Chronic obstructive pulmonary disease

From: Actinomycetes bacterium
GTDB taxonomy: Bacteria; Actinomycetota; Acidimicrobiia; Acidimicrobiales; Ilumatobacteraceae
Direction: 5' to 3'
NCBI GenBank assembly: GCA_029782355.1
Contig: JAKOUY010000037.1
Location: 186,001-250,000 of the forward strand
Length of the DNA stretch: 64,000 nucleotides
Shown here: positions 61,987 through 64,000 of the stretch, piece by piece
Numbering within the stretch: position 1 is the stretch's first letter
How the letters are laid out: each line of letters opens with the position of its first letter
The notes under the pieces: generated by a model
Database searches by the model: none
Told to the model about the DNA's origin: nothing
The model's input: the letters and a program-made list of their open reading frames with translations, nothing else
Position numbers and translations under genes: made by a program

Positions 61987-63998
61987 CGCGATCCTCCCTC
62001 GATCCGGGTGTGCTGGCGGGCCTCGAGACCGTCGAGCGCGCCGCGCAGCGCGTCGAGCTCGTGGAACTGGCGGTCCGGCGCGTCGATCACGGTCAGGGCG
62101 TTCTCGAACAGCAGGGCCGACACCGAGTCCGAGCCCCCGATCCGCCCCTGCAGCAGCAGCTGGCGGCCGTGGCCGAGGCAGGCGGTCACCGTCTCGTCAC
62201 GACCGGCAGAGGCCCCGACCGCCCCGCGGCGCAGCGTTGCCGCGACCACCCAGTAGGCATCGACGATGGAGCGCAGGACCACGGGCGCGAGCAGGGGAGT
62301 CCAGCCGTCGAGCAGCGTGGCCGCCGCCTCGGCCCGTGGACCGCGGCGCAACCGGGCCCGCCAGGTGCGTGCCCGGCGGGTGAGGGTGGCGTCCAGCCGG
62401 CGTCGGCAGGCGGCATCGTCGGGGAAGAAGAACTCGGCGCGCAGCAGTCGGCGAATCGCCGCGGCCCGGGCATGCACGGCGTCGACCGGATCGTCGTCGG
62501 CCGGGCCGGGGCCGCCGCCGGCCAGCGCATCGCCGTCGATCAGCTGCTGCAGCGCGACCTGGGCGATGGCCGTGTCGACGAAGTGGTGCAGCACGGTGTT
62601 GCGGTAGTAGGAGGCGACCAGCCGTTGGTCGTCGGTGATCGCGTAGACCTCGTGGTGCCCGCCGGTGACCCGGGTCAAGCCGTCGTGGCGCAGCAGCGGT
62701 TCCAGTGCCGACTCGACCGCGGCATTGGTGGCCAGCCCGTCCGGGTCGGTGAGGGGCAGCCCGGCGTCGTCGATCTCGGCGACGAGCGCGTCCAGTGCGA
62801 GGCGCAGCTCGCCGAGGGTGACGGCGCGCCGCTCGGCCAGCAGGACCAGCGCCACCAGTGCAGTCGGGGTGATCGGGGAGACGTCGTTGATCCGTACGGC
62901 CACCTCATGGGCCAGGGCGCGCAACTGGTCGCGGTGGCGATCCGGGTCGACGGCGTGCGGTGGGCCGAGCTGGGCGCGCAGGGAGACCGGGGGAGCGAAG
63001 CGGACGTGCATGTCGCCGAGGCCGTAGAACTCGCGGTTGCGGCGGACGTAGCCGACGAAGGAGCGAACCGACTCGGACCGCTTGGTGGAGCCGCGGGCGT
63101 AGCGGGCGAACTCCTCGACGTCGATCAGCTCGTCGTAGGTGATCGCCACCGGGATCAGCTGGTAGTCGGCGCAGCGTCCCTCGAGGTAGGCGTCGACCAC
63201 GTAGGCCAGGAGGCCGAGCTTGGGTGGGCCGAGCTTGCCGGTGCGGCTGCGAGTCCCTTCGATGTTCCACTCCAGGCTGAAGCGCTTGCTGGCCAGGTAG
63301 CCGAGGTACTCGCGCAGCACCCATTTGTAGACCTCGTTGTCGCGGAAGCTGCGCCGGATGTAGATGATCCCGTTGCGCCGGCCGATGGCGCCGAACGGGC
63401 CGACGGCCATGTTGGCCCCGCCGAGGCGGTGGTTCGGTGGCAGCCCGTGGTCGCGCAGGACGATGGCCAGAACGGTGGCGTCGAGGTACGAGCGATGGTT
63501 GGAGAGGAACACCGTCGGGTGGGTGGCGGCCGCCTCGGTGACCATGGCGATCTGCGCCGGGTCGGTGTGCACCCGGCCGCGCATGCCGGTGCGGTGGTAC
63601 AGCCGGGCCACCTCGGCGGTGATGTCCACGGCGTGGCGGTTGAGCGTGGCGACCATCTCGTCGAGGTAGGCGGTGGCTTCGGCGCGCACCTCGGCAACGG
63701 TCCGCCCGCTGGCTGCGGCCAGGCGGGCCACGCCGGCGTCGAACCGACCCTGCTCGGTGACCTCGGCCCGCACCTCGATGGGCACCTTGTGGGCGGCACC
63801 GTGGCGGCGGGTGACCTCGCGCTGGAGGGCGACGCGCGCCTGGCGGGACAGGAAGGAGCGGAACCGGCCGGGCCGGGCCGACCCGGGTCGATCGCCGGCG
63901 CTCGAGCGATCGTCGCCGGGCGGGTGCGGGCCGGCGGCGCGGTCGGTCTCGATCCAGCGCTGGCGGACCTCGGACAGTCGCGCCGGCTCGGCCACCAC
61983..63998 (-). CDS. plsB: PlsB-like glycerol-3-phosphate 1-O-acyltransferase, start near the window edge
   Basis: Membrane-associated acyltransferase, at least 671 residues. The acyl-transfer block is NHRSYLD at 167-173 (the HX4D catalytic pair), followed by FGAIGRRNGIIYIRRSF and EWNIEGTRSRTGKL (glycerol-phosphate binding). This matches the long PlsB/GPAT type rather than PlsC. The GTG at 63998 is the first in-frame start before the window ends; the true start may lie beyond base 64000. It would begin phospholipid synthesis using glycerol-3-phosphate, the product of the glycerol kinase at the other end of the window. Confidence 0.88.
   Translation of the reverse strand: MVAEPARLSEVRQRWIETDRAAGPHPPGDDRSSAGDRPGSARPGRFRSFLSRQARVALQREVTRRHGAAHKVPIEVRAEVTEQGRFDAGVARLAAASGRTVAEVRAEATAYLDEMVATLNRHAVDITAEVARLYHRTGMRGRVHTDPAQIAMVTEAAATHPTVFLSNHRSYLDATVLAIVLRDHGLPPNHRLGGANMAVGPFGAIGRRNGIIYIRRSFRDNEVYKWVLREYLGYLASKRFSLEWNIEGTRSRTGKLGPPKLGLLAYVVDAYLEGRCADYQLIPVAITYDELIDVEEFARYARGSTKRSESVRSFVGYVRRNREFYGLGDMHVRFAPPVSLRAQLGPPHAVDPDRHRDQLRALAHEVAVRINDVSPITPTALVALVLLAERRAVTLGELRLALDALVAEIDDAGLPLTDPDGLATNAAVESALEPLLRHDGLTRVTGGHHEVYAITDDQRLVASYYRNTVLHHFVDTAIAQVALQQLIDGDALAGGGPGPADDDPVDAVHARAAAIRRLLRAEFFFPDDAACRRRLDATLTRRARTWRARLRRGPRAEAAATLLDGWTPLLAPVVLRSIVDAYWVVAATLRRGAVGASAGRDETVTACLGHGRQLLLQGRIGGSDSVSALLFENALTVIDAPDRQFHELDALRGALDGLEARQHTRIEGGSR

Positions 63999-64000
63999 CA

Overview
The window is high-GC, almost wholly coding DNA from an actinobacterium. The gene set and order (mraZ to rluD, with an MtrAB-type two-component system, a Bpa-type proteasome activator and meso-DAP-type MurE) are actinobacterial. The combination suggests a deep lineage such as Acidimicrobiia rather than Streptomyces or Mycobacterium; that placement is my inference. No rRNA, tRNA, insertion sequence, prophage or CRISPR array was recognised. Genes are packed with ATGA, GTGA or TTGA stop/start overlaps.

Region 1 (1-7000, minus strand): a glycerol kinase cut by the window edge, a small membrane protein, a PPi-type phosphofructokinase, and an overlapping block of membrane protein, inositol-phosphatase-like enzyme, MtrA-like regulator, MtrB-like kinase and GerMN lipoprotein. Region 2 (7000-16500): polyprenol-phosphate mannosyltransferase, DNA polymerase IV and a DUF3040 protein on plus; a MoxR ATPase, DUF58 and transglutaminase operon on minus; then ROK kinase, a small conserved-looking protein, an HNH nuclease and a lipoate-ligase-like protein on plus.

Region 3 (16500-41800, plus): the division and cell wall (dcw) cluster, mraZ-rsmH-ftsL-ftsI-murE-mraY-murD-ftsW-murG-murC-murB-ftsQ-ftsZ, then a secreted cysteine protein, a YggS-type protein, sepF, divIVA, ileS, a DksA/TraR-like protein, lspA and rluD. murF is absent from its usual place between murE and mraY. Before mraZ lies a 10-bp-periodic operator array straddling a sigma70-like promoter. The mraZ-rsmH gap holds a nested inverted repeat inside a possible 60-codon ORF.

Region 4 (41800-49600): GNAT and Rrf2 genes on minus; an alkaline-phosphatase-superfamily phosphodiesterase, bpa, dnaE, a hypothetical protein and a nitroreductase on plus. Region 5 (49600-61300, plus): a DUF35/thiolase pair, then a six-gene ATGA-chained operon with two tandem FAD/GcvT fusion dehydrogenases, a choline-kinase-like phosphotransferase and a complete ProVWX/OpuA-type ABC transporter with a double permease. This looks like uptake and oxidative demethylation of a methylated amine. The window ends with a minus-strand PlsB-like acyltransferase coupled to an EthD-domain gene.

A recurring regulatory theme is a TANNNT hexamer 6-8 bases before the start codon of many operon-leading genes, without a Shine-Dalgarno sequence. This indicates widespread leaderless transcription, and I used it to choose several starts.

Chronic Obstructive Pulmonary Disease (COPD) is a term used for a collection of problems in the lungs including chronic bronchitis and emphysema. It leads to damaged airways in the lungs causing them to become narrow and making it harder for air to get in and out of the lungs. The word 'Chronic' obviously means long term. There is no cure for COPD. The most common cause of COPD is smoking. Quitting smoking will cut the chances of you getting it, or, if you already have symptoms of it, quitting will slow down its progress. Other causes are occupational in nature, such as working with coal dust and in some cases it can be inherited. Whether pollution is a factor is yet to be proven. Cough, phlegm and shortness of breath are some signs of COPD; some people notice these symptoms in winter, or they may mistake it for a 'smokers cough.' This means that they will not seek help at the earliest stage of the disease. The sooner help is sought, the better. COPD is diagnosed through spirometry. This is usually done in the GP's surgery. If further tests are required, you will be referred to the hospital. COPD leads to emphysema, a chronic and disabling condition. The best way to prevent this is to stop smoking.